MLB Opening Day Offers Clocks, Shift Bans, Ohtani and Judge
A major shift in how Major League Baseball is played. About time, too.
Aaron Judge aiming at his own home run record, Shohei Ohtani trending with every pitch and swing, Dusty Baker trying to win another World Series ring.
All-Stars in different spots, a new scheduling concept featuring each team facing all 29 opponents.
If it sounds like these plot lines are from a movie — "Everything Everywhere All at Once” comes to mind — it's true.
Opening day is Thursday and the full slate includes games at Dodger Stadium, Fenway Park, Wrigley Field and Yankee Stadium. And good news for fans — there's no snow in the forecast at any of them.
Manny Machado drew the first pitch clock violation in spring training and it was nuisance. A game between the Braves and Red Sox ended on a clock call and it was a novelty.
Chances are, if Max Scherzer or Nolan Arenado or some other intense star gets timed out in a key spot, it could go nuclear.
But MLB realized it had to do something to cut all the dead periods when absolutely nothing was happening. Well, except for hitters adjusting their batting gloves or pitchers pawing at the rubber. So with games routinely dragging on for more than three hours, the slowdown is getting sped up.
The sport that never had a clock suddenly has them all over the park. Gerrit Cole, Max Fried and the rest of the pitchers get 15 seconds to throw with nobody on base, 20 seconds with runners on. Vladimir Guerero Jr., Mookie Betts and the hitters need to be ready.
The early returns were good, spring training games lasted nearly a half-hour less this year. But remember, that was in Clearwater, Tempe and Lakeland — it might be a lot different, especially early in the season, when umpires begin pointing to their wrists at Busch Stadium, Camden Yards and Petco Park.
NL home run champ Kyle Schwarber, 2020 World Series MVP Corey Seager and a bevy of left-handed boppers should benefit hugely by this rule change. Because from now on, those pull hitters won't face a wall of three infielders on the right side.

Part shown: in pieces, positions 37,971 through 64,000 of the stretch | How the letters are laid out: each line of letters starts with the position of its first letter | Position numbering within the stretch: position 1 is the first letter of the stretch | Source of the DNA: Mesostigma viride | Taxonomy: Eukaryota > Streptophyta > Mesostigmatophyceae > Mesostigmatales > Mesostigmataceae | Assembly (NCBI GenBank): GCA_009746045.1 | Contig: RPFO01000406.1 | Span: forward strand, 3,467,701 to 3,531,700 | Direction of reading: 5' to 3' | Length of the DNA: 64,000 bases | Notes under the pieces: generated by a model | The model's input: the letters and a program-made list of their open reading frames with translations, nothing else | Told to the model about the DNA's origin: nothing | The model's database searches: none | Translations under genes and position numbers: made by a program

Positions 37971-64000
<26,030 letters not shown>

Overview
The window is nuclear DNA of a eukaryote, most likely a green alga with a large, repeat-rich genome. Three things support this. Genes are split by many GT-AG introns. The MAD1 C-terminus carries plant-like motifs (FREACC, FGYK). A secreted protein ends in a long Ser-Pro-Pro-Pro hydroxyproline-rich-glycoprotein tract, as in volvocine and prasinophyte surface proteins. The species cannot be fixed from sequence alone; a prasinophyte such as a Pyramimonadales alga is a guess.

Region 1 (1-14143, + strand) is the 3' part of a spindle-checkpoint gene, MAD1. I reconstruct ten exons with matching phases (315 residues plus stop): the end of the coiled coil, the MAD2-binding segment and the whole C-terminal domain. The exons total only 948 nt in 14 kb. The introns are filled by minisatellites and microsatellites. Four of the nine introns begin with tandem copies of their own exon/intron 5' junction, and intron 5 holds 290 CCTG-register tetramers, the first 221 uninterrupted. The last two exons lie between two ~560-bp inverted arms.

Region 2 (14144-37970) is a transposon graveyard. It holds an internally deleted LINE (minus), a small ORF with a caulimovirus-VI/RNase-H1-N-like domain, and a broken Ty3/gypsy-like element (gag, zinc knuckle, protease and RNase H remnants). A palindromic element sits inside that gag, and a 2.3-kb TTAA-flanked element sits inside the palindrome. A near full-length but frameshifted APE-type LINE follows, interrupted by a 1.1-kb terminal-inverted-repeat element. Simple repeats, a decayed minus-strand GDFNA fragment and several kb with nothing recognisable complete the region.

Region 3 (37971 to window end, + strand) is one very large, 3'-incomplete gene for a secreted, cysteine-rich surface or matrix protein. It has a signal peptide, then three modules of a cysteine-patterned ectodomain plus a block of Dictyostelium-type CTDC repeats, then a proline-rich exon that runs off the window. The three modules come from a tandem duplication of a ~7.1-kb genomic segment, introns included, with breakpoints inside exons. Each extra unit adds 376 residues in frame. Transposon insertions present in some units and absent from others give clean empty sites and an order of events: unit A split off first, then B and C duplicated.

Defensive shifts dominated the game in recent years, a big reason why batting averages plummeted so sharply. José Ramírez, Cody Bellinger and other lefties increasingly found themselves being thrown out from shallow-to-medium right field.
No longer. Realizing that shifts were a winning strategy on the field but a losing proposition with fans, MLB banned them. These days, two infielders must be standing on each side of second base. And no playing deep on the grass to rob hits, either — Dansby Swason, Jeremy Peña and other infielders need to be on the dirt.
One likely effect: With more grounders sneaking through for singles, look for the number of no-hitters and near-gems to drop.
SHO OR GO?
All eyes will be on Shohei Ohtani when he starts for the Los Angeles Angels on opening day at Oakland. Here's what fans will really watch: Where will the two-way sensation wind up?
Quite possibly the most popular and talented player on the planet, Ohtani clinched the World Baseball Classic for Japan and earned the MVP trophy by striking out Angels teammate Mike Trout.
Ohtani can become a free agent after this year. He's never reached the postseason since joining the Halos in 2018 — Trout, a three-time MVP, has never won a single playoff game, but that's another matter.
At 28, it's hard to imagine Ohtani sticking around Anaheim after yet another lost season. If they don't start winning soon, the Angels can either trade him to a very ambitious team or risk letting him walk away for nothing.
Two-time Cy Young Award winner Jacob deGrom bolted New York for a greener field in Texas. Three-time Cy Young winner Justin Verlander, a model of power pitching, now on the mound for the Mets.
Trea Turner smoothly slid over to join pal Bryce Harper on the Phillies. Xander Bogaerts livened up a San Diego lineup that already included sluggers Manny Machado, Juan Soto and the suspended Fernando Tatis Jr.
AL batting champion Luis Arraez was traded from Minnesota to Miami and former MVP José Abreu signed with the World Series champion Houston Astros.
Maybe the most intriguing newcomer: Red Sox outfielder Masataka Yoshida. He powered Japan in the WBC and was penciled into the Boston cleanup spot even before his major league debut.
We get it: Stolen bases are for suckers, modern metrics show they're not worth the gamble. Miami's Jon Berti stole 41 last season and topped the majors; it was the lowest total for the MLB leader since 1963, when Maury Wills and Luis Aparicio each swiped 40.
Execs hope bigger bases that are 18-inch squares, up from 15-inch squares, will help entice more speedsters to try. It cuts down the distance between the bags by a few inches. They “look like a pizza box,” Red Sox manager Alex Cora said. Pitchers also will be limited in how many pickoff throws they can make.
Note to MLB: If you really want to get Randy Arozarena, Bobby Witt Jr. and Ronald Acuña Jr. on the run, see Andrés Giménez and others drop down more surprise bunts, open up hitting lanes and just increase overall offense, here's a better idea — shorten the bases to 88 feet.
The NFL spruced up its game by moving back the extra-point line, making the PAT a more competitive play and prompting coaches to go for two. The NBA overhauled its sport way back by adding the 3-point arc. We know baseball has its hallowed distances — 90 feet and 60 feet, 6 inches — but they don't have to stay that way forever, especially not with younger audiences eager for more action.